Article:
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Enfield residents slow down the wind  

Credit:  By Glynis Hart Ithaca Times | February 10, 2016 | www.ithaca.com ~~

The Tompkins county legislature passed a resolution in support of Black Oak Wind Farm (BOWF) on Feb. 4, noting that the wind farm “constitutes a $40 million investment in clean, renewable energy,” is consistent with the County’s greenhouse gas emission goals contained in the 2015 Tompkins County Comprehensive Plan, and that “the Tompkins County Energy Roadmap documents that wind energy has the potential to provide a significant portion of electricity demand within Tompkins County while decreasing greenhouse gas emissions.”

However, residents of Enfield, where the wind farm is planned, objected, saying they have health and safety concerns that have not been addressed. Mimi Mehaffey, of Bostwick Road, said she lives in an earth-berm passive solar house. “Not a day goes by that I don’t wonder what more I could be doing to avert the doom of climate change,” she said. “[But] the health and safety issues with the wind farm are real. Slow down this process, and site the turbines correctly. Please allow the Enfield Town Board to work without interference.”

Mike Carpenter, of the Enfield town board, said that the board was poised to approve the wind farm when “a number of the residents said, ‘This is going to be an issue for us.’” Carpenter added, “I’m not sure the Enfield town board would be able to do anything with the county’s resolution.”

Robert Tesori, whose house at 570 Black Oak Road is the closest to the wind farm site, said the nearest turbine would be 975 feet from his house and 190 feet from his property line. “We are not against the wind farm,” he said. “The law is inadequate. We just want things safe. All we’re asking is, ‘Work with us.’”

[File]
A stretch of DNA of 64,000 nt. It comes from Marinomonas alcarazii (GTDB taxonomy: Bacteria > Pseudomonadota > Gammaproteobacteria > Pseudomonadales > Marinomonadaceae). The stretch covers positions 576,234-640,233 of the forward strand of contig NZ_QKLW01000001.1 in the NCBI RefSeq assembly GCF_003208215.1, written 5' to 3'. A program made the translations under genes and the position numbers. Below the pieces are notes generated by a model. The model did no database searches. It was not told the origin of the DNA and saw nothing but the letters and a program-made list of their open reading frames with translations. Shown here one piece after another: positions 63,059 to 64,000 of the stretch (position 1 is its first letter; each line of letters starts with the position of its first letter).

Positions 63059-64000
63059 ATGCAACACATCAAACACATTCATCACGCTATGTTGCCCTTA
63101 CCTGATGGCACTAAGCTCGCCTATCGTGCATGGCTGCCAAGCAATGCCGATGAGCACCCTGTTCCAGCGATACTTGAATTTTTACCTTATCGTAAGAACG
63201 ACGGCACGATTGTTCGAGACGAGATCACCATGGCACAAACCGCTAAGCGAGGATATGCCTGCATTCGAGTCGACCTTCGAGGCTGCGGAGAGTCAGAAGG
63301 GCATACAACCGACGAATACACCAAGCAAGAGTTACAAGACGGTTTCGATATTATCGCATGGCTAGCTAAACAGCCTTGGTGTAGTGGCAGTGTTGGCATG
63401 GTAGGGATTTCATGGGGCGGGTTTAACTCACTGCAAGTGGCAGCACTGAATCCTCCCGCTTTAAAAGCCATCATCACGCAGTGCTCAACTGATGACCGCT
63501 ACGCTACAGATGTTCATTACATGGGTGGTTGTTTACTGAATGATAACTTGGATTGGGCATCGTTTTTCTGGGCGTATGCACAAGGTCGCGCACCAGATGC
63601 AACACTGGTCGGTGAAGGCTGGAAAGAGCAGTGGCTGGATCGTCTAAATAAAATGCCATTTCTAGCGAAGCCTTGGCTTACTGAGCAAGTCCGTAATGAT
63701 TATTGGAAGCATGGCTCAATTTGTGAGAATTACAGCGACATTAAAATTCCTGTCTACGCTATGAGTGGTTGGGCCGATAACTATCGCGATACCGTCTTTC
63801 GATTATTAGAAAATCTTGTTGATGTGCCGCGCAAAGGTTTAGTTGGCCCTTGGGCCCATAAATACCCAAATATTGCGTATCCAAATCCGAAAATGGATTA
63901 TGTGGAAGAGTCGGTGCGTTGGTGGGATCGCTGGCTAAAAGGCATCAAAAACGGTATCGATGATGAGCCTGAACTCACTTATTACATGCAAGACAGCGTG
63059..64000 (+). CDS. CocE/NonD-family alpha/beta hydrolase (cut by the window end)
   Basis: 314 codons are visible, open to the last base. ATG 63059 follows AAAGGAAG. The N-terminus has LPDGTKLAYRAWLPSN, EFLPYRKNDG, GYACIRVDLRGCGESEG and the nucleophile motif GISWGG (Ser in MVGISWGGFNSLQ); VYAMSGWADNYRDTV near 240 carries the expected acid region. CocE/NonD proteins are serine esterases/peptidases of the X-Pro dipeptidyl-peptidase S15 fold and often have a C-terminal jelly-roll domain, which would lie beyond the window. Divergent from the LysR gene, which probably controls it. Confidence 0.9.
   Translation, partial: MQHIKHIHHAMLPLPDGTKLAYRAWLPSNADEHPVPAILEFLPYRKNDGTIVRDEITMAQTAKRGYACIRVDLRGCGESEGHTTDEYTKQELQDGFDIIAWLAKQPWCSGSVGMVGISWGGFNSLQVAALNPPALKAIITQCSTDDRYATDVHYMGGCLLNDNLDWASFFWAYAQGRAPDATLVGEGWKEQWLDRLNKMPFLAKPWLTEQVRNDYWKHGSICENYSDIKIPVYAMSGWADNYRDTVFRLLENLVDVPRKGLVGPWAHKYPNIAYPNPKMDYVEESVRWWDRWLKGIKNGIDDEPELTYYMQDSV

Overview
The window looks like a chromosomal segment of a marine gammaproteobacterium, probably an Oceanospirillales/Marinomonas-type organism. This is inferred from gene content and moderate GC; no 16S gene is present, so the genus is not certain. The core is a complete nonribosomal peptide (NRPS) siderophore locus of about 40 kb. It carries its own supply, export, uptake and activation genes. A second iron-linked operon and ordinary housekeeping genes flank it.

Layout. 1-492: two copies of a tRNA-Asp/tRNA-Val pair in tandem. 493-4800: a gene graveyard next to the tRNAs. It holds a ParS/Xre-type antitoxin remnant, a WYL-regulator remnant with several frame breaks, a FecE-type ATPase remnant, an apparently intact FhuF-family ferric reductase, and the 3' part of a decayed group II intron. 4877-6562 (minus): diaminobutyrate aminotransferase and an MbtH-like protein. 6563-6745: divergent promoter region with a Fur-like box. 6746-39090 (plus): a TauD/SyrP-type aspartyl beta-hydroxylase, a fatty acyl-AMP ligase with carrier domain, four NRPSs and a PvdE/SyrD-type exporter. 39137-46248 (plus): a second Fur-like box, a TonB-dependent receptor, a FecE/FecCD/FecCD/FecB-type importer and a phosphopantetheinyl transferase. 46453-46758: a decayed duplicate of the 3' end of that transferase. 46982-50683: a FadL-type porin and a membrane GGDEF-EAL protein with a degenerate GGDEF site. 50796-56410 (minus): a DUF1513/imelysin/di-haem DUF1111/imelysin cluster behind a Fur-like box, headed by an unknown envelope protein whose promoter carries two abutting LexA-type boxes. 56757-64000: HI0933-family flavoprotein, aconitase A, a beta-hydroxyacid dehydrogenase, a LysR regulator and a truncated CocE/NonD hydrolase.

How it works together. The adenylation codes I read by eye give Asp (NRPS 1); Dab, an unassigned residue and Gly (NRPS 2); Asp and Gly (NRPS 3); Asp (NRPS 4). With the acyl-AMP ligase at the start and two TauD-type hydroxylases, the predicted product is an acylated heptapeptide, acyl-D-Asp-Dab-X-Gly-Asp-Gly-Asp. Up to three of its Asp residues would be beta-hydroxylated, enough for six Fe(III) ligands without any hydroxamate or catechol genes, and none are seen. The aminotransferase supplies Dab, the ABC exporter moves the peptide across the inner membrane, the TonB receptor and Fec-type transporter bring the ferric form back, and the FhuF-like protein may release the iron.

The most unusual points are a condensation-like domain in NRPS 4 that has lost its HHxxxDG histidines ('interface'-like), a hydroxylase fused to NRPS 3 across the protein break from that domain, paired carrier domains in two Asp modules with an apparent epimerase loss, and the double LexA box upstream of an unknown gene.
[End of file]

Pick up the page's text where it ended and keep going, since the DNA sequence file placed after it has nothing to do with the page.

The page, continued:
Marcus Gingrich, who said he lives “in the shadow of the turbines,” was concerned about the sound the turbines would make. “Noise is a pollution,” he said. Gingrich feared that the turbine noise would cause “chronic sleep deprivation” in his children, leading to “neuronal damage.”

A majority of those who spoke in favor of the wind farm were small investors who support the goal of reducing greenhouse gas emissions:

“Our investment will never put us in the 1 percent of the power elite,” said Wales Brown. “Windmills don’t make ashes, or smoke, or radioactive crud.”

“We don’t expect to make any money,” said investor David Ritchie.

Cyrus Amrigar, a resident of Caroline, said his family travels to Iowa every summer, where there are giant wind farms. “The sound is really minimal. … A setback of kilometers is crazy.”

“Get off the anti-wind websites and go have lunch under a windmill. We did,” said a woman from Caroline.

Other speakers noted that the wind farm has offered a Payment in Lieu of Taxes (PILOT) agreement to the town. “In other communities, like Lansing, you would have people clamoring to get it built,” said Theresa Alt, an Ithaca investor.

Still others said that BOWF has already modified its plans to accommodate the neighbors. “GE turbine guidelines are 1,000 feet [of setback]; Black Oak has increased that to 1,500 feet,” said Gretchen Herman, who lives on Bostwick Road.

In comments after the meeting, Marguerite Wells, project manager for BOWF, clarified: “It’s 1,500 feet on average. We do comply with GE guidelines of 994 feet [for the size of the turbine and height of the tower].” Wells said BOWF is preparing a new proposal to submit to the town that will show the new layout is in compliance with those guidelines.

“One of the things that’s going to prove challenging is that we’ve already moved them as far away from property lines as we can,” said Wells. “So although many people who spoke said they’re not against the wind farm, we’ve sited it as carefully as we can and still have a wind farm.”

In the continental United States there are 50,000 wind farms, said Wells, “and not a single example of a human being hurt by a turbine.”

Legislator Jim Dennis, who represents Enfield along with Dave McKenna, said, “The only thing the measure indicates is that the Legislature supports renewable energy, which happens to be renewable energy in Enfield,” and he noted that the County has no other role in the issue.

Source:  By Glynis Hart Ithaca Times | February 10, 2016 | www.ithaca.com

This article is the work of the source indicated. Any opinions expressed in it are not necessarily those of National Wind Watch.

The copyright of this article resides with the author or publisher indicated. As part of its noncommercial effort to present the environmental, social, scientific, and economic issues of large-scale wind power development to a global audience seeking such information, National Wind Watch endeavors to observe “fair use” as provided for in section 107 of U.S. Copyright Law and similar “fair dealing” provisions of the copyright laws of other nations. Send requests to excerpt, general inquiries, and comments to query/wind-watch.org.

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